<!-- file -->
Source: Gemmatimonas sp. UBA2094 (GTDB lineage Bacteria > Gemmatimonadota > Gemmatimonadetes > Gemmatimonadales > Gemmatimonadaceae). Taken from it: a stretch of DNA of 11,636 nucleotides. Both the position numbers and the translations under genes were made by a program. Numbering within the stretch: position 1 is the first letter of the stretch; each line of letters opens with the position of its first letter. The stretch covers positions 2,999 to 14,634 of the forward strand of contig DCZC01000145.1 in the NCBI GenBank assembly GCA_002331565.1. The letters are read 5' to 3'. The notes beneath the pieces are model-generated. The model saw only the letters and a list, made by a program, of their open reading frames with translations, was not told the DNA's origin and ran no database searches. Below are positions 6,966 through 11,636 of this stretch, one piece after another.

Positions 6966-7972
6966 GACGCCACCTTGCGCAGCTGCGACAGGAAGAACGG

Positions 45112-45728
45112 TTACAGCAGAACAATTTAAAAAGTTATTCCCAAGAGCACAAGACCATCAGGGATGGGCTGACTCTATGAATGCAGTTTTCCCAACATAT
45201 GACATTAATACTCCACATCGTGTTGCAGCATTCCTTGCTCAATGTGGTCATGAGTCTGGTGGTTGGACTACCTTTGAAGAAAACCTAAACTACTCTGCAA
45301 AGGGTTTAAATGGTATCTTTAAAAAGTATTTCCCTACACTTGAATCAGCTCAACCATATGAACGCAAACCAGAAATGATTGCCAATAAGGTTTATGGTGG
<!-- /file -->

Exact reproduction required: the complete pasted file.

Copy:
Source: Gemmatimonas sp. UBA2094 (GTDB lineage Bacteria > Gemmatimonadota > Gemmatimonadetes > Gemmatimonadales > Gemmatimonadaceae). Taken from it: a stretch of DNA of 11,636 nucleotides. Both the position numbers and the translations under genes were made by a program. Numbering within the stretch: position 1 is the first letter of the stretch; each line of letters opens with the position of its first letter. The stretch covers positions 2,999 to 14,634 of the forward strand of contig DCZC01000145.1 in the NCBI GenBank assembly GCA_002331565.1. The letters are read 5' to 3'. The notes beneath the pieces are model-generated. The model saw only the letters and a list, made by a program, of their open reading frames with translations, was not told the DNA's origin and ran no database searches. Below are positions 6,966 through 11,636 of this stretch, one piece after another.

Positions 6966-7972
6966 GACGCCACCTTGCGCAGCTGCGACAGGAAGAACGG

Positions 45112-45728
45112 TTACAGCAGAACAATTTAAAAAGTTATTCCCAAGAGCACAAGACCATCAGGGATGGGCTGACTCTATGAATGCAGTTTTCCCAACATAT
45201 GACATTAATACTCCACATCGTGTTGCAGCATTCCTTGCTCAATGTGGTCATGAGTCTGGTGGTTGGACTACCTTTGAAGAAAACCTAAACTACTCTGCAA
45301 AGGGTTTAAATGGTATCTTTAAAAAGTATTTCCCTACACTTGAATCAGCTCAACCATATGAACGCAAACCAGAAATGATTGCCAATAAGGTTTATGGTGG